In the early years of a business, it is common to find businesses reliant on their owners. But this is something to work on subsequently. Train your staff to be more capable to handle tasks while you’re away. In addition, let your clients get used to dealing with other people. With this, you will find it easier to take holidays as you’ve built an independent business.
- Keep accurate records and document your processes: Having correct financial records implies that you have nothing to hide. Anyone planning to take over your business will be more confident when they can view the details of financial transactions and gauge the strength of the enterprise.
Furthermore, the independence of your business is helped when you share the knowledge you have with your team. You will do this most effectively by documenting the processes and procedures. These guides come in handy when you are present, as the work will continue smoothly.
With your exit in mind, you can begin documenting one process at a time until you have completed the spectrum. The same action applies to keeping accurate records of financial transactions. Because this might take a while to accomplish, it is preferable to start early.
- Take care of your customers and suppliers: Your customers may have gotten used to dealing with you and would not like to transact with someone else. This is good. It shows how much effort you have put into cultivating excellent customer relations.
But when you are planning your exit strategy, you must carefully manage the customers. If they feel like you abandoned them, the business may lose their patronage. So you should take time to introduce them to other team members. This helps to build trust in the new person they will interact with when you are gone.
As for suppliers, it is essential not to be spread too thin. It is always a plus to have an array of suppliers. So while you may have a few preferred ones, you will not be taken for granted as they are aware you have many options. This also makes the business seem more robust and flexible by potential buyers.
- Make sure contracts are up-to-date: In planning your business exit strategy, you should review the agreements binding on the business to ensure all is in order. Some contracts may be a snag in finalising your business sale, amongst other things.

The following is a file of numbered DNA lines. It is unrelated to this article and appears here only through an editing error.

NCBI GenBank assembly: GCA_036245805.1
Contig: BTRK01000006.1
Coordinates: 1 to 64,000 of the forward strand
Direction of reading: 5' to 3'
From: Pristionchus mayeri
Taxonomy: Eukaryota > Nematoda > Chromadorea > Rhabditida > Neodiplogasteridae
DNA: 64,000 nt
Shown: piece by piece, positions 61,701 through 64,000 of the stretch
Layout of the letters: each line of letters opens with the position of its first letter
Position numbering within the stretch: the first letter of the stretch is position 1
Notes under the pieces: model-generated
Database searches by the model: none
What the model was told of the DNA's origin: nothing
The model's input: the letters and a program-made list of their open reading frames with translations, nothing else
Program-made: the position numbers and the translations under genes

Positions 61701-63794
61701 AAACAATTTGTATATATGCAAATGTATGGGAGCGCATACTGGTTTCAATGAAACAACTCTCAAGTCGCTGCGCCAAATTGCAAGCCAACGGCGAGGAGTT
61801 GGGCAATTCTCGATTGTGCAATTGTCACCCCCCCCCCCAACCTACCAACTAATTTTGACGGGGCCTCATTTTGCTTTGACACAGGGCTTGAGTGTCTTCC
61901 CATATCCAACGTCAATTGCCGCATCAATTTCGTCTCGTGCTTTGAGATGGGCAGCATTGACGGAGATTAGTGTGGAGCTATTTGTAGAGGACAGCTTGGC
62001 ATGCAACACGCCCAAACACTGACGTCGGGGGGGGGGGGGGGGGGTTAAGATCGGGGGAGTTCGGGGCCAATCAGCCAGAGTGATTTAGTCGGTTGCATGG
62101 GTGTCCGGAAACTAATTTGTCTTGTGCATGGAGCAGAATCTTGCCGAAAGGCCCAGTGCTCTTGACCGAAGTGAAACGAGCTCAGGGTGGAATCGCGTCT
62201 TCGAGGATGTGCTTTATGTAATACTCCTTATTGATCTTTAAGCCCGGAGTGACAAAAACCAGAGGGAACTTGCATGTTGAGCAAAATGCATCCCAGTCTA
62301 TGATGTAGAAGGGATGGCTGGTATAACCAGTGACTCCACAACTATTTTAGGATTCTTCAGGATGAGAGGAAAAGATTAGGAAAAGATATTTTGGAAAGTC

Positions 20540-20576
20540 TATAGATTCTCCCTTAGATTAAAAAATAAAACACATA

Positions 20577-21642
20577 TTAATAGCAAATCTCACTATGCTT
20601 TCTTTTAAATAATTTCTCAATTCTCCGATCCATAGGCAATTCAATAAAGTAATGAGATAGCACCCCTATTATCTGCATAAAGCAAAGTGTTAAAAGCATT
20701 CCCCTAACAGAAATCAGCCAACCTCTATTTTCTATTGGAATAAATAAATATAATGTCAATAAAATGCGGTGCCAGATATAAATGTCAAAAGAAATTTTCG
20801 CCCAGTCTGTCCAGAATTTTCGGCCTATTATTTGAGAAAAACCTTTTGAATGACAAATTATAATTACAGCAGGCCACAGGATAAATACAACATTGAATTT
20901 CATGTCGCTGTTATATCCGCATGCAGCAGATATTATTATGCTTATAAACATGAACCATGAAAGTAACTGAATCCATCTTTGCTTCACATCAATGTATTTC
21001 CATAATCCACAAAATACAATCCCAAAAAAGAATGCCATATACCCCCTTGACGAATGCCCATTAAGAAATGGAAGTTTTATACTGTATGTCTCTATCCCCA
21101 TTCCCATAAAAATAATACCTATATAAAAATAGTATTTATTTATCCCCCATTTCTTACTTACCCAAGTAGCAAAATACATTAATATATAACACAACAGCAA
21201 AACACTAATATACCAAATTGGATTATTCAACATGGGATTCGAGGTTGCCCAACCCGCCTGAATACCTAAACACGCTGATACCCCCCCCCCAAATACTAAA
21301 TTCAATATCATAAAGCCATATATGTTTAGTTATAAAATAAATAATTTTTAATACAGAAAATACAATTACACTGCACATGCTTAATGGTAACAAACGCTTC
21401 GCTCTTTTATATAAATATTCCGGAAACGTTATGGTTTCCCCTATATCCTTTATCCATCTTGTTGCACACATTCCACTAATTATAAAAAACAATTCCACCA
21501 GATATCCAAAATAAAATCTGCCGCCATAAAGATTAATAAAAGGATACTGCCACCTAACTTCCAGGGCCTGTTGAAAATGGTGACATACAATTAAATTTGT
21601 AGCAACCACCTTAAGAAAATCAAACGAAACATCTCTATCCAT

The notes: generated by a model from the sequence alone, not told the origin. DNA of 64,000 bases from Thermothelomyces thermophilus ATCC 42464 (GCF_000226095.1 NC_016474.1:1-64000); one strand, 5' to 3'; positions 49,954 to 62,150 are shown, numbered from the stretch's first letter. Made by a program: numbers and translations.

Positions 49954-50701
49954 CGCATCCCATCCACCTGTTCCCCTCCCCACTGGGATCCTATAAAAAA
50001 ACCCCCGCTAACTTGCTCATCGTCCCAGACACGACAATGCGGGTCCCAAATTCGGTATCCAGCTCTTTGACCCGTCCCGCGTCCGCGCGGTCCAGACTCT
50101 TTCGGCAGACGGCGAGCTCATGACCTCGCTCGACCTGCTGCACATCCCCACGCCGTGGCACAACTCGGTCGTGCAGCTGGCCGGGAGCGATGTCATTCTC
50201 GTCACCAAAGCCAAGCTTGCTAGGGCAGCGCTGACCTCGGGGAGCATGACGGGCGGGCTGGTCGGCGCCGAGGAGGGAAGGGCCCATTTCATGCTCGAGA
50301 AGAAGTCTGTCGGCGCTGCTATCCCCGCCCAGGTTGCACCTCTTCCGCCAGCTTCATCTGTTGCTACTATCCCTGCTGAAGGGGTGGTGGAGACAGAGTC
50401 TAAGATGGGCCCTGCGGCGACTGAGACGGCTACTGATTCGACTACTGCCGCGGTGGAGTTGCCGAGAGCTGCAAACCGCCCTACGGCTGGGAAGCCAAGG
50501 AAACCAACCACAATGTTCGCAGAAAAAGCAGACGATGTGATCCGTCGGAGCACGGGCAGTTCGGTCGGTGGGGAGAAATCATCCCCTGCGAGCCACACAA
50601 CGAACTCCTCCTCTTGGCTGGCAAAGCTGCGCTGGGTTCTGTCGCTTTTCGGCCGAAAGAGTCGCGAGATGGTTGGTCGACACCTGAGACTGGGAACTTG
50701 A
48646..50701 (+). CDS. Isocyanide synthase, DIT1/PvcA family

Examples of such contracts to check out include staff contracts to ensure that all requirements have been taken care of. Examine your lease agreement and make sure they comply with regulations.
You should also review customer contracts. You should make sure that the business’s obligations, as well as the customer’s, are not violated as ownership is transferred.
- Know your value: It is expected that as time moves on, the value of your business changes. It is crucial to keep track of the value of the business over time through shifting market trends or regulations.
A sense of the value of the business also helps the exit plan. With it, you can get an accurate worth of your company when a new owner buys you out.
How long will it take to sell my business?
Selling a business is generally not something that gets done super fast. Often, the efforts start from making the business appealing by racking up the profits and balancing the books.
Advertising, waiting for potential buyers and engaging in negotiations are other activities to perform, which can take a considerably long time. A business sale may take months or even years to complete, so the time varies.
To hasten the sale of your business, you should try to make the company more sellable. Sellability is an estimate of the ease of selling a business, and it is influenced by a range of factors. Profitability, marketability, and the existing demand for it are some of the aspects that come into play.
Essentially, the more sellable the business is, the shorter the time you need to close the sale.
You have read a guide to a business exit strategy. Now, you can begin to make plans and advance real steps to exiting your company. Remember that the earlier you start the process, the more smoothly it’s likely to go.
Alternatively, you can contact business sale experts to help design your exit strategy. Uscita is a business broker with over a decade of experience and over a hundred business deals completed in the manufacturing, engineering and professional services sectors. Contact us today for your business exit strategy and get a free business valuation.